One day, last May, I got an email from Café Pouchkine. Chef pâtissier, Emmanuel Ryon, wanted to know if I could come in and check out their pastry lab in Montreuil, just outside of Paris. I’d requested an audience with his majesty a month or two prior but was told the master was extremely busy and might not have enough time for a nice visit until the fall. But there’d been a change of schedule, and I was invited up to see the facility and get an inside look at how they make the magic happen. Was it a pretty cool experience? No. It was the coolest.
Stepping into the laboratoire, I was blown away not only by the size but by all the natural light. Not too unlike Jacques Genin’s kitchen, but bigger – much bigger – and . . . with no one in sight; the team had just wrapped-up for the day. But I somehow got lucky and spotted one of Monsieur Ryon’s sous chefs who, when asked where I could find the man himself, pointed me down a long hall. Right then, Monsieur Ryon popped out from one of the rooms, shot me a smile, and extended a hand for a shake. Even though I’d photographed other World Champions, French Champions and MOFs before, I was nervous, expecting someone far more reserved and intense. Friendly and relaxed was what I got instead, and he asked if I was ready for a tour around. But first there was a snack to be had, a freshly made Moskito…
And what’s the perfect accompaniment for an ultra-luxe pistachio-laden pastry? Water? No. Wine. Nuh-uh. Remember that this is like visiting the most upscale Willy Wonka factory you could imagine. So what we had was some freshly prepared Mors nectar. If you’ve never had it, think of it as a cross between cranberry and raspberry . . . but 10x as fancy.
Sugared-up, I was ready to go from room-to-room and hear all about how Pouchkine brings fantasy to life. There was the weighing room, where a team just weighs ingredients, all day every day. There was the macaron room, where a team devoted to macs toils sweetly away. There was even a sugar decoration room, where sugar specialists worked on fantastically amazing garnishes for the pastries. Of course there was a chocolate room, too. Really, there was a room for just about every sub-specialty and duty you could think of. And I’d show you some of the shots, but not only are they kind of top secret, but I have so many more of pastry magic happening that I thought it best to get into them instead.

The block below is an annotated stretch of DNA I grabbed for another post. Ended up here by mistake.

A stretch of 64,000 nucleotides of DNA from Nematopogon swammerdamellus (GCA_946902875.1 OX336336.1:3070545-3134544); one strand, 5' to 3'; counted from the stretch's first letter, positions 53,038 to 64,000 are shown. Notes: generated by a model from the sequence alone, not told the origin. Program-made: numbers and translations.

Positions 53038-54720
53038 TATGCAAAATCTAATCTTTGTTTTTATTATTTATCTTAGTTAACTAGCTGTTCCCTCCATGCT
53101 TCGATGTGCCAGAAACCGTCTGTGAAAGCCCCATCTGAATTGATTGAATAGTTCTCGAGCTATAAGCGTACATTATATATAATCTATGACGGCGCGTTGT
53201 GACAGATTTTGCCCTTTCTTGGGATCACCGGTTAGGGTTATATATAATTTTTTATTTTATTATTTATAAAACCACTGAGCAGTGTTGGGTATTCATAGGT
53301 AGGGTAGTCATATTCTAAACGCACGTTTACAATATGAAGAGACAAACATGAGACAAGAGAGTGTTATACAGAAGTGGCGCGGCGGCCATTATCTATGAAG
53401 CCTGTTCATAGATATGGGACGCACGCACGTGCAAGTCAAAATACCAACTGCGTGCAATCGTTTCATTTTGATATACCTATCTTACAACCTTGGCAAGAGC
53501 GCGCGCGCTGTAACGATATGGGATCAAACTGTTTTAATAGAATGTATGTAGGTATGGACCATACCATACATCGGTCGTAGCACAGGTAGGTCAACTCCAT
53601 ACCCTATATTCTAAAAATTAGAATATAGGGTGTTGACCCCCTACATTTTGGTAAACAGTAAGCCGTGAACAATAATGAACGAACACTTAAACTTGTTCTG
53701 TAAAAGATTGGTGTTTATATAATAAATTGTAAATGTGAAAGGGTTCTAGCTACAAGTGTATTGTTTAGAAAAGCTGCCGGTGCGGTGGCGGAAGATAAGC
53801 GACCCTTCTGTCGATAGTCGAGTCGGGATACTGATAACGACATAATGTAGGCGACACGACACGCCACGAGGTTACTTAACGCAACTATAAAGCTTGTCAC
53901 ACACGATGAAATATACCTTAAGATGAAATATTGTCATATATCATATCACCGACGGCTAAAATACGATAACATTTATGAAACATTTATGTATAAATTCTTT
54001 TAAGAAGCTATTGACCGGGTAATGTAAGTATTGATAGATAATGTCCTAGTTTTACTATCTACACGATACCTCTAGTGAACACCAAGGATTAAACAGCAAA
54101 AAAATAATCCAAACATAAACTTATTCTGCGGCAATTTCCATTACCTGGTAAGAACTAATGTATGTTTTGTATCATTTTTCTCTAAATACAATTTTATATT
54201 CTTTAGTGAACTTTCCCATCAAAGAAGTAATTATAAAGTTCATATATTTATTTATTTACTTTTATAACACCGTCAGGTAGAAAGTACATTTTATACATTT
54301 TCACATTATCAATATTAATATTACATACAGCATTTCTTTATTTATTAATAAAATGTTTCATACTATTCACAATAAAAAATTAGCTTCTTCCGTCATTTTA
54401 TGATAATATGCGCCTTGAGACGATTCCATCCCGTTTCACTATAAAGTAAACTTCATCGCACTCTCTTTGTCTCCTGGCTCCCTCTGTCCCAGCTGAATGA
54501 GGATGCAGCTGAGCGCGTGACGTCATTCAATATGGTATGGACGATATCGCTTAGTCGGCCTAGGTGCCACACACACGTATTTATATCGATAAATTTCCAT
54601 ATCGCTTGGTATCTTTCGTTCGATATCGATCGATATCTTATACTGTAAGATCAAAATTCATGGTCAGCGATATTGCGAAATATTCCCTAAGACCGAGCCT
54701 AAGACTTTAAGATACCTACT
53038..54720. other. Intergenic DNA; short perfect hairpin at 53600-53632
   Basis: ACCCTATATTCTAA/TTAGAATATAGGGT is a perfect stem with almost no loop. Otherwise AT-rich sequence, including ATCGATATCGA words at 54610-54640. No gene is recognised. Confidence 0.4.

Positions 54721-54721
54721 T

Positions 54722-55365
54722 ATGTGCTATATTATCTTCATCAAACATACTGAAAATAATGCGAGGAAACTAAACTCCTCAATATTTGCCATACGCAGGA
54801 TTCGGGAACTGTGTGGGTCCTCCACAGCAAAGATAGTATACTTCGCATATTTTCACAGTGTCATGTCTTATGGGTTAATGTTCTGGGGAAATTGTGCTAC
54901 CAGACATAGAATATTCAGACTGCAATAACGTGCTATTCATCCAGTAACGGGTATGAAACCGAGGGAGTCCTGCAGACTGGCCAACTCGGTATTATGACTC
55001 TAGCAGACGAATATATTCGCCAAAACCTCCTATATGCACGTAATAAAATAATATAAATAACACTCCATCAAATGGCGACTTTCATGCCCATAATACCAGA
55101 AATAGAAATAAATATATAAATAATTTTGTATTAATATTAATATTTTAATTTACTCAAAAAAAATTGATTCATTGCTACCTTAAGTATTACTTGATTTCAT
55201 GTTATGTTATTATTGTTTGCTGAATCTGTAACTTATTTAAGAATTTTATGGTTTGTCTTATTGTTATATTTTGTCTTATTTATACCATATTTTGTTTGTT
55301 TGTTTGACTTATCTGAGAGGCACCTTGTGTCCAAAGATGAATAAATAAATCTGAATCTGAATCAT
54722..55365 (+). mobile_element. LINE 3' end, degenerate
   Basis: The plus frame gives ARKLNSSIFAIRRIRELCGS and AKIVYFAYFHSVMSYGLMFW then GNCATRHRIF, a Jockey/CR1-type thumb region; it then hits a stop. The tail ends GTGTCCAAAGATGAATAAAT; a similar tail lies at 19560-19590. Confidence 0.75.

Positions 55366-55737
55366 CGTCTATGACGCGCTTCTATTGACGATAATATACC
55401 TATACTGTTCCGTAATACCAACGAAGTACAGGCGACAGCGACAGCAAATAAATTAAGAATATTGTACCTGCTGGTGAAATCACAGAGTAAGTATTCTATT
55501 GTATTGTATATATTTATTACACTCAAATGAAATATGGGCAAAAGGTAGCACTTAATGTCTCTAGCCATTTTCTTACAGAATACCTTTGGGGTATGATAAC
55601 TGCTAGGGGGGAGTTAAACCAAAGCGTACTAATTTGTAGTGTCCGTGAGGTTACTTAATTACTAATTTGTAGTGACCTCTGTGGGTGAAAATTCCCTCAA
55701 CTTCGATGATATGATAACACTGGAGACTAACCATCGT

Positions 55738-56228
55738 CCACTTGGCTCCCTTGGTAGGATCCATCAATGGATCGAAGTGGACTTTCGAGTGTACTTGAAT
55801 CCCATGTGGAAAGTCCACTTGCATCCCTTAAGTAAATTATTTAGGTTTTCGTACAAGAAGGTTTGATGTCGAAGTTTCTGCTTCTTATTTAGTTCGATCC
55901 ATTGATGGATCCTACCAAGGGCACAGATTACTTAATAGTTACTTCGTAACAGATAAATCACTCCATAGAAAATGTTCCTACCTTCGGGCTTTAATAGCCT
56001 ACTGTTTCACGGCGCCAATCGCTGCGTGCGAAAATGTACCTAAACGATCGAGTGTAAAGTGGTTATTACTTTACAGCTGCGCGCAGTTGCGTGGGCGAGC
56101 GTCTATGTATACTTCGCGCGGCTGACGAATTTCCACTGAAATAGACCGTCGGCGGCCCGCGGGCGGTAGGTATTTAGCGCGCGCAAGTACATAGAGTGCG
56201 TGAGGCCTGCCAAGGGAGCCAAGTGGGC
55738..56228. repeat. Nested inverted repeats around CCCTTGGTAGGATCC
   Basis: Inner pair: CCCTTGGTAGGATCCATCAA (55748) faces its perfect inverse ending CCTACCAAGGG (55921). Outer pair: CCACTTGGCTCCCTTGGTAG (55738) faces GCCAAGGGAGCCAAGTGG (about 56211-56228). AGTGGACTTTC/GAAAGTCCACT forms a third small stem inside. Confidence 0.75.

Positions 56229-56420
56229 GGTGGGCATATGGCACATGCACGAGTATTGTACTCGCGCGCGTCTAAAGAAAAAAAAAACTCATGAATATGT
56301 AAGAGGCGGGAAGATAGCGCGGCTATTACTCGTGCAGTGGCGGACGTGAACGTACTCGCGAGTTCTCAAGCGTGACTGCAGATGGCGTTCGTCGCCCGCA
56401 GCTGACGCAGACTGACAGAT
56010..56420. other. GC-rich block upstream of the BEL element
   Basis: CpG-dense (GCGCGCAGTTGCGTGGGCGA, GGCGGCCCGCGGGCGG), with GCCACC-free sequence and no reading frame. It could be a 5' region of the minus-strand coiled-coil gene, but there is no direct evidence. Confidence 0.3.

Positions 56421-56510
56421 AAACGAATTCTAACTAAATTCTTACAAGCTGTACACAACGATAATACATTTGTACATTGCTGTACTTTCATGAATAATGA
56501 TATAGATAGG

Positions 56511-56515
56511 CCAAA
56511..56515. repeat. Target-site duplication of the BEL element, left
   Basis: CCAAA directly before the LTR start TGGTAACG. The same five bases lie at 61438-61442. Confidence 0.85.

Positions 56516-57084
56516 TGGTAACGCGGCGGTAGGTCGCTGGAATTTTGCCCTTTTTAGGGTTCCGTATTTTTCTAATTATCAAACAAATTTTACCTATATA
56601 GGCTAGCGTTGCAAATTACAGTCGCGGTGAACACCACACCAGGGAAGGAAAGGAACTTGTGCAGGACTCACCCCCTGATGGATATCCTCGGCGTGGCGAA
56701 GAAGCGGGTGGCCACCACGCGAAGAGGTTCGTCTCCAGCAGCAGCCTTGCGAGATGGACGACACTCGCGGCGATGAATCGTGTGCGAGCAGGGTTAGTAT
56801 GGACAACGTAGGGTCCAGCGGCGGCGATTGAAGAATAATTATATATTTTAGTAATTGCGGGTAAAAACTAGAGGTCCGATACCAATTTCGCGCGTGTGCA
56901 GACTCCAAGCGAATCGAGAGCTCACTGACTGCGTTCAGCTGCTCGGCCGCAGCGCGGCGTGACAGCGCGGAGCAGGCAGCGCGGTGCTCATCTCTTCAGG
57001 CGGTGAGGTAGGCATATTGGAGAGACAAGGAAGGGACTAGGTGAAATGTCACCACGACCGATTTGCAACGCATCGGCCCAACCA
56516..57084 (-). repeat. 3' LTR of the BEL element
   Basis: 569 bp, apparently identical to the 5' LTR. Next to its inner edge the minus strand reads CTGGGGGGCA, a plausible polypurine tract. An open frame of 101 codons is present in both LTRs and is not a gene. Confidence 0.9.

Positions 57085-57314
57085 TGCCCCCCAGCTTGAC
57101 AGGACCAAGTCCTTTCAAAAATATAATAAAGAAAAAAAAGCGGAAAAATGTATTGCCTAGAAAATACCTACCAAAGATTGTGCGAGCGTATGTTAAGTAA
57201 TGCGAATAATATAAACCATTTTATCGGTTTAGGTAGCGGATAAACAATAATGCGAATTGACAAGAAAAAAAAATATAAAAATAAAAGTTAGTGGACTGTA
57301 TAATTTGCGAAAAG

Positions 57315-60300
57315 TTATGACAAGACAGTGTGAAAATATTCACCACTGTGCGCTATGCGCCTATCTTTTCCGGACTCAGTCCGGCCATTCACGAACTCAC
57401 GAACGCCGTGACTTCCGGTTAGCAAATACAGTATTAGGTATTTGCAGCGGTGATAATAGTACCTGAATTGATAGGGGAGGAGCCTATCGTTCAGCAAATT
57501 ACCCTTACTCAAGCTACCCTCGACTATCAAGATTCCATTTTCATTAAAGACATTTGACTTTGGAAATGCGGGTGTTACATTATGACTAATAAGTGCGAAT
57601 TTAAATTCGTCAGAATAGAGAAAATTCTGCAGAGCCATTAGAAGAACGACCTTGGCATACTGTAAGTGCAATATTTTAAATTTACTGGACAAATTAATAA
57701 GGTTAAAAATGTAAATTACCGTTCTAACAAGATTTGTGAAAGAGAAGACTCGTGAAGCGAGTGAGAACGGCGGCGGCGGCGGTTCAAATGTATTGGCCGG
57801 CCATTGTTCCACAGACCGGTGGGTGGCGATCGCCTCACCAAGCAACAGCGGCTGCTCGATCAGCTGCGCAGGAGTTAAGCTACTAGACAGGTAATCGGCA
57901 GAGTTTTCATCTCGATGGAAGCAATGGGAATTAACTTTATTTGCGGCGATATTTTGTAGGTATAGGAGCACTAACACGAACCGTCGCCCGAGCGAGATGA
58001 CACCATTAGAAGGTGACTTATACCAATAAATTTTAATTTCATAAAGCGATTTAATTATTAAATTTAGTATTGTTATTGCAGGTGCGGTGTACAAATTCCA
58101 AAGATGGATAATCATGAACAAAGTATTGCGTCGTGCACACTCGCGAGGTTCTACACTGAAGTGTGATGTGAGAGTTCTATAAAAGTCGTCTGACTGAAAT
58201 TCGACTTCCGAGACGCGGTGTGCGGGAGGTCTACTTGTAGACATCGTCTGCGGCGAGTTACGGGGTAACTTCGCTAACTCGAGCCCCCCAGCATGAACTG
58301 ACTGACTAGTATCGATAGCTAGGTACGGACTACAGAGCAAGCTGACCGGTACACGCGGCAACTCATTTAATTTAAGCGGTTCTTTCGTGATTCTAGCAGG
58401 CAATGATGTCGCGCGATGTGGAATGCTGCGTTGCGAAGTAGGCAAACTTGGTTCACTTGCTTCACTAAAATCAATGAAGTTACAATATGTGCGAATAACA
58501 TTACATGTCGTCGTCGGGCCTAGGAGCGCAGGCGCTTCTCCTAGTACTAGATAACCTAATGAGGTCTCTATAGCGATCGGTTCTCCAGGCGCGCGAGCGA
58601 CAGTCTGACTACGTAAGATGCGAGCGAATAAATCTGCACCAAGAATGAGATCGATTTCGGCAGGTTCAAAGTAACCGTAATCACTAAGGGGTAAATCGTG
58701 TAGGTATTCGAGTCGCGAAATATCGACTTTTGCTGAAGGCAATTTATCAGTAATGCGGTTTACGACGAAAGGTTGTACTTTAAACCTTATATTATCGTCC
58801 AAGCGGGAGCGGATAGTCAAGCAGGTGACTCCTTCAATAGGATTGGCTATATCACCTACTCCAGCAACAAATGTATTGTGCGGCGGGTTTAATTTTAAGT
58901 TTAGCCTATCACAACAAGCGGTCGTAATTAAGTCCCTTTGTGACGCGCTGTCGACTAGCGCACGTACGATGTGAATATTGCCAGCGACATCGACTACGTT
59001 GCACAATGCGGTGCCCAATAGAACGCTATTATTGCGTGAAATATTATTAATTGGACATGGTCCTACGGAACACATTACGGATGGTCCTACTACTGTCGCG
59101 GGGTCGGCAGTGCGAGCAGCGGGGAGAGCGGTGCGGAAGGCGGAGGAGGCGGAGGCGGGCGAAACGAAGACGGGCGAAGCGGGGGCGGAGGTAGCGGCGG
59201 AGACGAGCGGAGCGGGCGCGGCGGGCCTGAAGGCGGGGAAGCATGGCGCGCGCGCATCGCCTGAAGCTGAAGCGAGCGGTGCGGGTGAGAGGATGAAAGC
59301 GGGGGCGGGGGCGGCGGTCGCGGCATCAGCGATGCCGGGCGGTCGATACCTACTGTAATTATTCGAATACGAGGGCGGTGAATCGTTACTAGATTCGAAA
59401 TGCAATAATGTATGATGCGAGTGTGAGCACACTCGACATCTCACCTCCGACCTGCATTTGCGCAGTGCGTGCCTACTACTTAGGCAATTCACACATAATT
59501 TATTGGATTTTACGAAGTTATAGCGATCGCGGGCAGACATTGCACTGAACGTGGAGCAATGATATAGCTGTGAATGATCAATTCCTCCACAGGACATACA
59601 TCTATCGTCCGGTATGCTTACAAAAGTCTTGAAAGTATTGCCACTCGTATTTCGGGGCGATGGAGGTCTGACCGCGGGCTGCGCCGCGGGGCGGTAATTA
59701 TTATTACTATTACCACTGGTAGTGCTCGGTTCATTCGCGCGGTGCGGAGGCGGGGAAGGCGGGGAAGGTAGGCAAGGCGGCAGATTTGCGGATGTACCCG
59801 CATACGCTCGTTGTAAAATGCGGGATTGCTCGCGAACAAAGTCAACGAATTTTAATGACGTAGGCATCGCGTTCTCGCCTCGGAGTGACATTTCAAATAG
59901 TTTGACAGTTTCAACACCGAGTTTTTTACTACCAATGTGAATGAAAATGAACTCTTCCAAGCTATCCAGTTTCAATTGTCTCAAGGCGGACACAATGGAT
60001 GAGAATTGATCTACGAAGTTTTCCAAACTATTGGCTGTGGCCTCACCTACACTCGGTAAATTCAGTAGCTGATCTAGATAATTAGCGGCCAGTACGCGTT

After a thorough tour of the facility – and despite having been fed – I was still pretty hungry. “Monsieur Ryon, if it’s not too much of a pain, could you custom-craft your Pavlova for my amusement . . . now?” Maybe it was because I asked so nicely, or maybe because I’m naturally endearing – I don’t know – but he agreed to whip up the requested treat on-the-spot. He happened to have some of the very special crème he uses in the Pavlovas already prepared; the other bits and pieces were carefully put in place by his assistant . . .
Monsieur Ryon even got the meringues ready and did a thorough final inspection. “Sufficiently meringue’y, Monsieur?” Oui! . . .
So he snipped a poche open…
Finished preparing that super-ultra-incredibly thick Tahitian vanilla crème . . .
And then filled the bag up with its gooey goodness.
Wielding it like a nunchuck of creamy deliciousness, he was ready to start piping.
First, he had to set a little “glue” in place . . .
And delicately affix the lobes of meringue to the gateau and cassis layers . . .
Then he was on the attack!
One billowy bookend of crème . . .
Then the other . . .
Followed by undulous mounds thereof . . .
But the aesthetic wouldn’t be complete without sparkles! Because, as I’ve said many times before . . . sparkles make everything better. So Monsieur Ryon whipped out his trusty bottle of sparkle vodka and the sparkle gun.
And loaded that puppy up . . .
His loyal assistant was summoned over, freshly-piped Pavlovas in-hand . . .
And a fresh coat of shimmering goodness was applied . . .
It’s already more beautiful than almost anything at any other shop, but the master wasn’t done. Oh, no.
Using his very specialized pastry shears to set a rose petal in place . . .
And then affixing some fresh berries . . .
The Pavlova was ready to receive its wisps of decorative grass. Monsieur Ryon summoned every bit of concentration to insert them perfectly. Can’t you just feel his excellence in the shot below (my favorite photo in the set, btw)?!
I should also take a moment to explain to you that all of Pouchkine’s pastries are more refined and deeply considered than any other shop’s. As Monsieur Ryon develops the recipes and designs, he engages in a collaborative effort with Café Pouchkine’s creator, the brilliant restaurateur Mr. Andrei Dellos. They’ll go back and forth on the flavors and design of each, as many as 80 or 90 times, before they perfect every single facet of the piece. The aim is undiluted excellence, and it is achieved.
The final touch was to be a few dabs of 24K gold . . .
And, with that, the Pavlovas were done and hastily consumed by yours truly. Were they as tasty as they look? No, they were even more delicious!
So, yes, make sure to visit Café Pouchkine as soon as is humanly possible. In fact, if you happen to be in Paris at this moment and can get over to Printemps Mode, just go right now. Even if the Pavlova isn’t in the case the day you visit, there are only like a few dozen other pastries you should absolutely buy. From the vanilla croissant to the Moskito, Or Noir, and essentially any and every macaron there, you’re sure to be dazzled. And make sure to pick up some hot chocolate or Mors nectar, as those are the most appropriate accompaniments to all of Monsiur Ryon’s treats.
Address: 64 Boulevard Haussmann (inside ‘Printemps Mode’), 75008 Paris Phone: +33 01 42 82 43 31
Store Hours: Open Monday-Saturday from 9:30am until 8pm. Closed Sunday.
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